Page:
In Green v. CIBC, released on February 3, 2014, a specially convened five-judge panel of the Court of Appeal for Ontario addressed important issues for securities class actions across Canada.
The Court held that its prior decision in Sharma v. Timminco was incorrect, and effectively extended the limitation period for statutory securities misrepresentation claims asserted in class actions. The Court also considered the certifiability of common law misrepresentation claims, and the merits test for obtaining leave to bring a claim under Part XXIII.1 of the Ontario Securities Act.
Limitation Period under the Securities Act
Part XXIII.1 of the Securities Act establishes a statutory cause of action for misrepresentations affecting the price of securities on the secondary market.
In its 2012 decision in Timminco, the Court of Appeal held that the limitation period under Part XXIII.1 requires a plaintiff to obtain leave to proceed within three years of the date that the alleged misrepresentation was made – otherwise, the claim would be statute-barred.1 The Supreme Court of Canada refused leave to appeal from that decision.2
In Green v. CIBC, the Court of Appeal set aside the interpretation that it applied in Timminco. The Court instead held that the limitation period for class action claims will be suspended once a plaintiff: (i) pleads a cause of action based on section 138.3 of the Securities Act; and (ii) pleads the intent to seek leave.
The Court also noted that, to the extent that there are concerns about plaintiffs bringing motions for leave in a timely fashion, those concerns can be resolved by the parties and class action judges, presumably through case management.
Certification of Common Law Misrepresentation Claims
The Court of Appeal also considered important issues about common law claims, in an appeal from the lower court decision of Justice Strathy (who has since been elevated to the Court of Appeal) in Green v. CIBC.3 Common law claims can be significant because, unlike statutory securities misrepresentation claims, they have no prescribed caps on damages.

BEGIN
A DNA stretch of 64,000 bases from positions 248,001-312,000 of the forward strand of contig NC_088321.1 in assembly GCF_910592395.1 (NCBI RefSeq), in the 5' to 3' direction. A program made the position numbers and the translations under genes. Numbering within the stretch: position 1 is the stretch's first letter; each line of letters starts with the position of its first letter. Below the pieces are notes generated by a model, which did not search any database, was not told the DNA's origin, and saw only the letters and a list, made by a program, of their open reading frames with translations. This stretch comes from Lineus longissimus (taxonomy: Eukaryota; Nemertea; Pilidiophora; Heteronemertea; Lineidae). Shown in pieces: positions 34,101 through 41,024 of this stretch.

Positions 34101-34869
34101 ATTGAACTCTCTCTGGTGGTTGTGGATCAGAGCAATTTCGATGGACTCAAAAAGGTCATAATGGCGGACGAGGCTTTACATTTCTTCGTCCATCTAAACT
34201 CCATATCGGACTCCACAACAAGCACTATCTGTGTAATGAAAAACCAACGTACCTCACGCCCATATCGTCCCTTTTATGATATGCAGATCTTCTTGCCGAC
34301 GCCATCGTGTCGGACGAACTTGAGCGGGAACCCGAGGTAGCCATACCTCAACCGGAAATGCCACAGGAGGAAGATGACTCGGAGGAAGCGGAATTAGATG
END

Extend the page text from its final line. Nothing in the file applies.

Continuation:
The Court of Appeal affirmed Justice Strathy’s holding that neither the ‘fraud on the market doctrine’ nor the ‘efficient market theory’ can supplant the need to prove individual reliance in common law misrepresentation claims. The Court therefore confirmed that the issue of reliance could not be certified as a common issue.
The Court held that it may be appropriate in certain circumstances to certify other common issues relating to common law misrepresentation claims alongside Part XXIII.1 claims if a class proceeding could significantly advance those common issues.
However, it remains unclear how individual issues of reliance could ever be efficiently or effectively resolved for large numbers of class members, even if common questions were successfully proved.
The Test for Leave under Part XXIII.1
The Court of Appeal also considered the test for leave to proceed with a statutory claim under section 138.8 of theSecurities Act. The Court affirmed Justice Strathy’s approach in CIBC. Justice Strathy had held that some claims met the threshold for leave, while others did not. The Court confirmed that the test for leave is higher than a “mere” possibility of success: it requires a “reasonable” possibility of success.
The Court stated that the test for leave would be the same as the certification test for determining whether a claim discloses a cause of action – although a key difference is that the test for leave is determined not on the facts as pleaded, but on the evidentiary record(s) filed by the parties on the leave motion.
This decision, like other recent decisions of the Supreme Court of Canada and the Court of Appeal for Ontario, focuses on the goal of providing access to justice for plaintiffs, and arguably less on fairness to issuers and other affected parties.
There are, however, positive aspects of the decision for defendants. By affirming Justice Strathy’s approach on the test for leave under Part XXIII.1, the Court of Appeal confirmed that the leave stage can be used to narrow or eliminate unmeritorious claims at an early stage of the proceeding. It is also significant that the Court confirmed, for common law misrepresentation claims, that the efficient market theory cannot supplant the need to prove individual reliance.